5. A Center for Truth
In the province of Quebec, Canada where Lise and I come from, the government has recently implemented a religion and ethics course in elementary and high school that promotes the idea that every religion is basically the same. Even private schools must teach this program. Of course, if a child is taught that every religion is the same, then no one religion is better than the other. When it comes to religion, the government has imposed the doctrine of Universalism or Pluralism (i.e. all roads lead to heaven) on all of the schools.
This teaching flies in the face of Christianity's main doctrine that says, "There is only one God and one Mediator who can reconcile God and humanity, the man Christ Jesus" (I Timothy 2:5). There was a time when schools and the community at large could be counted on to support and confirm the moral values and broad teachings of the Christian home, but this is not true anymore. The responsibility for teaching about God, Christian morality and salvation in Christ has always been the responsibility of the home with the help of the church (II Timothy 3:15). Today, however, we are in danger of losing the present generation because they receive little to no support for their faith in society. The home, therefore, has to be the place where ideas are tested in the light of God's word, and it needs to become the center for truth where godless philosophies and false religions can be exposed, talked about and debated. It must especially be the place where one can see the truth being spoken and acted out by parents, children and the extended family.
Home and family should be synonymous with prayer-time, Bible reading, honorable behavior, church attendance, reconciliation, renewal and spiritual living. When someone goes home, they need to know that the people there will speak the truth in love to them at all times about all things.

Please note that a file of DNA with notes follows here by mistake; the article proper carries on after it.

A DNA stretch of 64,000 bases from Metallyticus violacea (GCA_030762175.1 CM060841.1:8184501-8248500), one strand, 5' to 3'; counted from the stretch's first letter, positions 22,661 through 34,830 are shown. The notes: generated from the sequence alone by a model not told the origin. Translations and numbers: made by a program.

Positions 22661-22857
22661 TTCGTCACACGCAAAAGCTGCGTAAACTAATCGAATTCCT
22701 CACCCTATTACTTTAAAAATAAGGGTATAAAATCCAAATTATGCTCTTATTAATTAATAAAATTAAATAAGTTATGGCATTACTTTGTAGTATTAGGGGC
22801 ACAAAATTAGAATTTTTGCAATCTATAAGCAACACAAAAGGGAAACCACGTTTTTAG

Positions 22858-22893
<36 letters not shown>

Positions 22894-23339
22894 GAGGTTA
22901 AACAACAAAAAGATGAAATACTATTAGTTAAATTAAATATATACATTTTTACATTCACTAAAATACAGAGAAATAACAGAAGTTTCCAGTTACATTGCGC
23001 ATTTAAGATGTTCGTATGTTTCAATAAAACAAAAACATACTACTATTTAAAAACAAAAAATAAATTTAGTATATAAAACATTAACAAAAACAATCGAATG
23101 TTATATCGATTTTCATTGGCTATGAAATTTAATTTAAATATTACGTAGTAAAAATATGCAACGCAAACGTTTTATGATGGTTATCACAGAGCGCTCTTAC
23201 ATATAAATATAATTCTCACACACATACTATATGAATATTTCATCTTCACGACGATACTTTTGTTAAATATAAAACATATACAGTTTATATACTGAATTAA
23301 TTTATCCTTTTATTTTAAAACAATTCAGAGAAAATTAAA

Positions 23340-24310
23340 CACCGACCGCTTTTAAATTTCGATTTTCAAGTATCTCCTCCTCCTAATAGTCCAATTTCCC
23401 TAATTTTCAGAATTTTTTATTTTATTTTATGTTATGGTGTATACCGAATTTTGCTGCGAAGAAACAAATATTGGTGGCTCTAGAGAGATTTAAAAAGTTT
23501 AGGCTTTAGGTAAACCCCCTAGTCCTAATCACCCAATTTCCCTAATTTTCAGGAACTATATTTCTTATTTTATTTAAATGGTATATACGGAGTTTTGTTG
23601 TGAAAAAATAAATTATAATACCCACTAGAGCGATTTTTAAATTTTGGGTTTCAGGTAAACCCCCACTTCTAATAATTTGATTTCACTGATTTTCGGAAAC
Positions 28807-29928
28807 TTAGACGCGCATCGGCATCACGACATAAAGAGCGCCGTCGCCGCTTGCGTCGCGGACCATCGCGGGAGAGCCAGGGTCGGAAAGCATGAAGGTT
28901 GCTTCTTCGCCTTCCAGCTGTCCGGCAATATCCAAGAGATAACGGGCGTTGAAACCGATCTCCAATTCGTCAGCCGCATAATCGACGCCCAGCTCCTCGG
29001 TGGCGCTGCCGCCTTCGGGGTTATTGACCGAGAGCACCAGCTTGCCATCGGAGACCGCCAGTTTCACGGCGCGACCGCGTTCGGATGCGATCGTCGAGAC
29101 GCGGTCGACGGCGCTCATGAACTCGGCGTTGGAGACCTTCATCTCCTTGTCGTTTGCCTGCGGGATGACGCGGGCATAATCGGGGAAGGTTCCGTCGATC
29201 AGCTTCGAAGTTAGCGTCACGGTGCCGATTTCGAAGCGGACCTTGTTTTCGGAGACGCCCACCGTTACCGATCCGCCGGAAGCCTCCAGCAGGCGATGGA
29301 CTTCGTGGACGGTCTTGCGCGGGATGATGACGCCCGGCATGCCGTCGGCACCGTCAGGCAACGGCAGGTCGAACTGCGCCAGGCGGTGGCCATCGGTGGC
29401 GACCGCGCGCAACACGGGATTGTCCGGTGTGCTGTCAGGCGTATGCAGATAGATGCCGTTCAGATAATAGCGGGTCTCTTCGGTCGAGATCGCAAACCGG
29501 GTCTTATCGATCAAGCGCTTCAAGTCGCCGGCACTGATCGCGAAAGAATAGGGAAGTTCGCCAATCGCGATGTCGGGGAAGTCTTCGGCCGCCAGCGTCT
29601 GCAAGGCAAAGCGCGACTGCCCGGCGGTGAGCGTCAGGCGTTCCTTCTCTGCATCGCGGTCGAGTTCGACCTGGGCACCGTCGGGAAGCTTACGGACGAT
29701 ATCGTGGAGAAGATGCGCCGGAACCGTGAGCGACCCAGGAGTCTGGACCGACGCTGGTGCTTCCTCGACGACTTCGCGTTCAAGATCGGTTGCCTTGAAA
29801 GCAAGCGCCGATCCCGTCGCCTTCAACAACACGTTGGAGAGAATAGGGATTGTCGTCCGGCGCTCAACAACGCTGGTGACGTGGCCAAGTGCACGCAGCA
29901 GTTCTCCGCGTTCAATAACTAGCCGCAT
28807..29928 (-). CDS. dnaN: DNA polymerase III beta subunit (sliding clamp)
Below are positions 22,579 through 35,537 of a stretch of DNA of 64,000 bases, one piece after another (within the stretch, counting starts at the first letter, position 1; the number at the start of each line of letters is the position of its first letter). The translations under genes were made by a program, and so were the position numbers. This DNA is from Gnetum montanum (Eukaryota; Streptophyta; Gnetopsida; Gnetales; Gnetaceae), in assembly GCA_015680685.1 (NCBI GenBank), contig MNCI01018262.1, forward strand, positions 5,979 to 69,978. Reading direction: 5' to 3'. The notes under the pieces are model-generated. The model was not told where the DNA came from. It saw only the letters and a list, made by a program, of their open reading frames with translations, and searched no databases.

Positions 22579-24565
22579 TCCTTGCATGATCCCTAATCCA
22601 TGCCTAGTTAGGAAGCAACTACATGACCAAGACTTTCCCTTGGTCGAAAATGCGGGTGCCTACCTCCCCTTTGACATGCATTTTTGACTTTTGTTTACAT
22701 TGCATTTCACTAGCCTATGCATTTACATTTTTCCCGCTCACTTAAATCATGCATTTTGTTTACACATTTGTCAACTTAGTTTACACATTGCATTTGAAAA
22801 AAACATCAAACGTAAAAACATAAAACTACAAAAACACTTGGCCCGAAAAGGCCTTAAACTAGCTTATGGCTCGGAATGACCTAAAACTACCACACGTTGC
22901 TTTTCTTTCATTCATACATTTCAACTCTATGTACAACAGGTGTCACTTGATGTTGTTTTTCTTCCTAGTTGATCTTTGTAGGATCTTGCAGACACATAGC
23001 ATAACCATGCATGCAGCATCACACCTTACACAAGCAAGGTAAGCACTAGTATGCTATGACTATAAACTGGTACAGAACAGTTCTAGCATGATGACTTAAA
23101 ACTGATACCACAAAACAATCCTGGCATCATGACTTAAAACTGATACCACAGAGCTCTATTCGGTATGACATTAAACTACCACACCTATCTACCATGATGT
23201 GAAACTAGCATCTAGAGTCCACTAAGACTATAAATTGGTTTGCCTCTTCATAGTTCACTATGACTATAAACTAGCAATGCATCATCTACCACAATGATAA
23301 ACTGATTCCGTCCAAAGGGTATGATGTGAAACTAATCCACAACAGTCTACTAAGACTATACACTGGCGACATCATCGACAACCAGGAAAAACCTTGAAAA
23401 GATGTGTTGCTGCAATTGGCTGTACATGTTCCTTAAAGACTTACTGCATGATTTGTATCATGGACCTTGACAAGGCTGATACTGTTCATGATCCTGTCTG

6. A Museum of Memories
The Christian home serves as a museum that exhibits the shared memories of the family that lives there. Before, I spoke of the pictures that were on the wall, each capturing a special moment in our children's lives. A home is a museum in the sense that it houses treasured memories in pictures, souvenirs, artwork, trophies and awards, each containing the essence of a special time or place.
One of the favorite pastimes for our children when they are all together is to go through our old photo albums. They have seen these many times, but our home is the place where the albums are kept and it is a special ritual to bundle up on the couch and go over the family photos together in order to reminisce over their childhood and teen years while they still lived at home. This is one of the disadvantages of digital photography where you store everything on a computer. Looking at digital images on your camera does not have the same feel or emotion as pouring over old photos in a well worn photo album.
The point I want to make about the home as a museum of memories is that just like a regular museum, the home as a museum needs a curator. Those pictures are there because someone remembered to bring the camera to record special events and fun moments. In our family it was Lise who painstakingly categorized the pictures and created the albums the children love so much.